September 21, 2011
Tina Fey brings "Bossypants" Tour to Google
From Open Culture: "The conversation led by Eric Schmidt teaches you the secrets of improv, how to take pictures like a model, the pros & cons of goofing on Sarah Palin, and why male and female comedy writers differ in fundamentally odd ways. Tina Fey is funny. But sometimes funnier is watching Schmidt trying to keep the conversation from going off the rails. Scroll to the 8:20 mark, and you’ll see what I mean."
EARonic iPhone Case
Designed by Daniela Gilsanz.
Feathers in amber
Long story from the September 17 issue of The Economist short: A paper published in this week's issue of Science reports "the discovery of eleven feathers preserved in amber from the latter part of the Cretaceous (70-85 million years ago). Intriguingly, not all of them seem to come from birds."
The picture above shows filament-like structures believed to be the precursors of feathers.
Below, one similar to feathers sported by modern birds.
Below, feathers demonstrating the coiling behavior seen in modern diving birds; "such coiling allows a feather to absorb water, which streamlines and insulates the owner."
Below, pigmentation preserved in a fossil feather.
Below, the abstract of the Science paper.
A Diverse Assemblage of Late Cretaceous Dinosaur and Bird Feathers from Canadian Amber
The fossil record of early feathers has relied on carbonized compressions that lack fine structural detail. Specimens in amber are preserved in greater detail, but they are rare. Late Cretaceous coal-rich strata from western Canada provide the richest and most diverse Mesozoic feather assemblage yet reported from amber. The fossils include primitive structures closely matching the protofeathers of nonavian dinosaurs, offering new insights into their structure and function. Additional derived morphologies confirm that plumage specialized for flight and underwater diving had evolved in Late Cretaceous birds. Because amber preserves feather structure and pigmentation in unmatched detail, these fossils provide novel insights regarding feather evolution.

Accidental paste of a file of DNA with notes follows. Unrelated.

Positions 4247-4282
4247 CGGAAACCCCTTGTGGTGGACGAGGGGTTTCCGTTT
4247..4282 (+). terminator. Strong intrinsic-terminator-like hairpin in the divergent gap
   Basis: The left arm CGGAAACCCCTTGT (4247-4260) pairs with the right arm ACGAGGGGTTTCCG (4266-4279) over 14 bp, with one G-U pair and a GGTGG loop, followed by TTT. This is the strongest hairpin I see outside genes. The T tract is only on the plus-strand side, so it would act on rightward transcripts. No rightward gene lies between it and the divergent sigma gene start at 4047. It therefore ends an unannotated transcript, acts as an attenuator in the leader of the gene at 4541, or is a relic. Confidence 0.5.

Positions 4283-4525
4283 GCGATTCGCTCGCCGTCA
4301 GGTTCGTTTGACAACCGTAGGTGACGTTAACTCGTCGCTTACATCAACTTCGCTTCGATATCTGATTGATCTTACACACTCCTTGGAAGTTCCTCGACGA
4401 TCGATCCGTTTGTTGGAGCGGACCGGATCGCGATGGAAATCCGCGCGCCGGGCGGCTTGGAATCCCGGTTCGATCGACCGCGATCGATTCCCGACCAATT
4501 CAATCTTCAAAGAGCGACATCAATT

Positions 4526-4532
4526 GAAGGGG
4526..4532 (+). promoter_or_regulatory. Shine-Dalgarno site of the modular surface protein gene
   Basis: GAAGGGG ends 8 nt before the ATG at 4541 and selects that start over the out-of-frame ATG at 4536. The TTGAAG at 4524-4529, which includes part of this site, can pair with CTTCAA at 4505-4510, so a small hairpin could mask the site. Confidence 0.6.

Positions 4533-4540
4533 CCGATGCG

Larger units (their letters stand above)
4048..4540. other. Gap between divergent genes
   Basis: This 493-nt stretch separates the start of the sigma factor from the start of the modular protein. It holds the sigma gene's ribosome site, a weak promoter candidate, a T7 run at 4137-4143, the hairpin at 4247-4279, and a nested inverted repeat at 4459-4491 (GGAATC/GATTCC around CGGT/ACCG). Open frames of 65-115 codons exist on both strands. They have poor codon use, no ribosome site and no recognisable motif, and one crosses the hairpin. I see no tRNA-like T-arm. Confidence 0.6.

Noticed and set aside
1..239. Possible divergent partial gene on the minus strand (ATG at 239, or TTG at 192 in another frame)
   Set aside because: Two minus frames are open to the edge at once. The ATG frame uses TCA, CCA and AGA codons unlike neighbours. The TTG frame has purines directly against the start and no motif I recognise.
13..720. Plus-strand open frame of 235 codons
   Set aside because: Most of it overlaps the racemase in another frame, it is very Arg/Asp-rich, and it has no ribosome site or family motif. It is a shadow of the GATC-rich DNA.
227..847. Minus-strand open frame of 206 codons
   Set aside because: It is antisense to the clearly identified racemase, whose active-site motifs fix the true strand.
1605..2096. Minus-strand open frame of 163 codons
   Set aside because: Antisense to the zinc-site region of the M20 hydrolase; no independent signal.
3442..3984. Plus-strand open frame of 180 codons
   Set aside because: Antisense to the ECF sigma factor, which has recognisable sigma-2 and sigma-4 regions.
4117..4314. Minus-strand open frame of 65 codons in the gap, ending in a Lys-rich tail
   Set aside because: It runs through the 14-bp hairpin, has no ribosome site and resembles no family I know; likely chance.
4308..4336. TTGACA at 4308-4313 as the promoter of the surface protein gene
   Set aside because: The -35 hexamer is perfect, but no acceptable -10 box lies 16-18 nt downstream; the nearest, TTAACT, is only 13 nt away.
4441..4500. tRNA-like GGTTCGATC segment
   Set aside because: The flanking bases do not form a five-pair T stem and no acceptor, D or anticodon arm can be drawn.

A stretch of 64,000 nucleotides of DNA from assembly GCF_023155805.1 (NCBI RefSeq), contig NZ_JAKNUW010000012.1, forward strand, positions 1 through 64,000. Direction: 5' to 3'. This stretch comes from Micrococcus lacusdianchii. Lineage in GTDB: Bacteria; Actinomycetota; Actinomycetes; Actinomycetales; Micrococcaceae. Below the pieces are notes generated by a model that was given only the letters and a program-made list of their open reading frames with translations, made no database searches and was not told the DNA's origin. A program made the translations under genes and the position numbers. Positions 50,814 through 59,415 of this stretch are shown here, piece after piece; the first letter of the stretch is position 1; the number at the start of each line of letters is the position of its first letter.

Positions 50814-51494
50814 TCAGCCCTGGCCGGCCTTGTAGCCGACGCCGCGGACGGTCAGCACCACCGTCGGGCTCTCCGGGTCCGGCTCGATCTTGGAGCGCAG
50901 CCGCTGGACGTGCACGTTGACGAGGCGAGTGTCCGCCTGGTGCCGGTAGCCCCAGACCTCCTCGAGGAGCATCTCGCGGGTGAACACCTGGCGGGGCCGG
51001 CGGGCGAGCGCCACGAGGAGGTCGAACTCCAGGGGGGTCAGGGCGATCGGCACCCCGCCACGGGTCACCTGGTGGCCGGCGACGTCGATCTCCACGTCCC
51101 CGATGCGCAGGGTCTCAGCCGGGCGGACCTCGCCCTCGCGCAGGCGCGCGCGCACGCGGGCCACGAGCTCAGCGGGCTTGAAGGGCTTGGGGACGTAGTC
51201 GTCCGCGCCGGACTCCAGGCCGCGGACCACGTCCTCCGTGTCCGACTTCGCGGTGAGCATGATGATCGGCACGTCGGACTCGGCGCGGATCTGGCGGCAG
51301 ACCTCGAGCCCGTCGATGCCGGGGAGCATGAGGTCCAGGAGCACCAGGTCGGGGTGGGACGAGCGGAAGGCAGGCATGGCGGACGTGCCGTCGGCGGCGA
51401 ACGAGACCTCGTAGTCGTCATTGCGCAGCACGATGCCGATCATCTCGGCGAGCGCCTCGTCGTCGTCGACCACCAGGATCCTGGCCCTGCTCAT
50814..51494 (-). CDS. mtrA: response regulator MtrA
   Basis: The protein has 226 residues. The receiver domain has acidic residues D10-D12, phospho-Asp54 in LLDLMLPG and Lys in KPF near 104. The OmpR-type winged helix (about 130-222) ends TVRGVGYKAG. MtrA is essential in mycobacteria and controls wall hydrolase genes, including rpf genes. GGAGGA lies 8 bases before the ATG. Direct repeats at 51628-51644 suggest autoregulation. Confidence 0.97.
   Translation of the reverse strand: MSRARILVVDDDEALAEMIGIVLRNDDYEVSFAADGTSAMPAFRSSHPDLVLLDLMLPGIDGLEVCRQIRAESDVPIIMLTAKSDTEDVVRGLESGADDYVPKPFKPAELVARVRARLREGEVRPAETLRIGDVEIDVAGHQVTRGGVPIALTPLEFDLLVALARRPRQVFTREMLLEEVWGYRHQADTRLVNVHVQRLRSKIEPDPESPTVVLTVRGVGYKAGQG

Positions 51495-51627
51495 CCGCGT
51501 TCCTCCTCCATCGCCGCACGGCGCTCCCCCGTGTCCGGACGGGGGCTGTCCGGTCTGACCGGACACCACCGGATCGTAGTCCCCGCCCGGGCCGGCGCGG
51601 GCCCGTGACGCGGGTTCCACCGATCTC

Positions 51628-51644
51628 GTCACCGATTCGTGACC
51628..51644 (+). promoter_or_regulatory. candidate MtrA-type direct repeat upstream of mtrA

Limited-Edition Carbon Fiber Bathtub
Handmade in Salzburg, Austria.
Edition of 51.
More excitement? Watch the movie.
Apply to: firstname.lastname@example.org
From the website:
Have you ever lost a glove? If so, you know the frustration, annoyance and expense. Now consider how the glove feels. Lost, lonely and discarded. Missing in action after giving loyal service, the glove has been forgotten and left to perish like everyday rubbish.
Here at "Unloved Glove" we aim to show those lost gloves (or at least half of the pair) some love in memory of the care and service they gave.
What do you do if you find a glove? Pick it up and throw it away. Place it in a more prominent place so the original owner (or parent) might see it and reclaim it or simply do nothing? It's a conundrum we hope to solve.
We don't expect to reunite lost gloves but we hope to bring a smile to glove owners, losers and admirers.
Exemplars and their provenance above.
Memory City — "Turn your flash drives into skyscrapers"
From the website:
A handy place for your digital accessories with spaces for:
• 3 micro SD cards
• 3 SD cards
• 4 USB sticks
• 3 USB caps
15.2cm L x 10.8cm W x 7.5cm H.
White or Red.
9.95€ (storage media not included).
[via Red Ferret]
The celestial economy: China rules the world in 2030
From The Economist : "By 2030 China's economy could loom as large as Britain's in the 1870s or America's in the 1970s."
Panasonic LED Lantern Light
I was wondering when the company would enter the LED lighting space; I guess the time has come.
This would be the perfect prize for my occasional contests: I can't see why anyone on the planet wouldn't be pleased to get one.
From the website:
• 3 AA batteries provide up to 70 hours (nearly 3 days) of continuous light
• Water-resistant (capable of withstanding a rainfall of 1mm over 10 minutes)
• Batteries included
[via The Awesomer]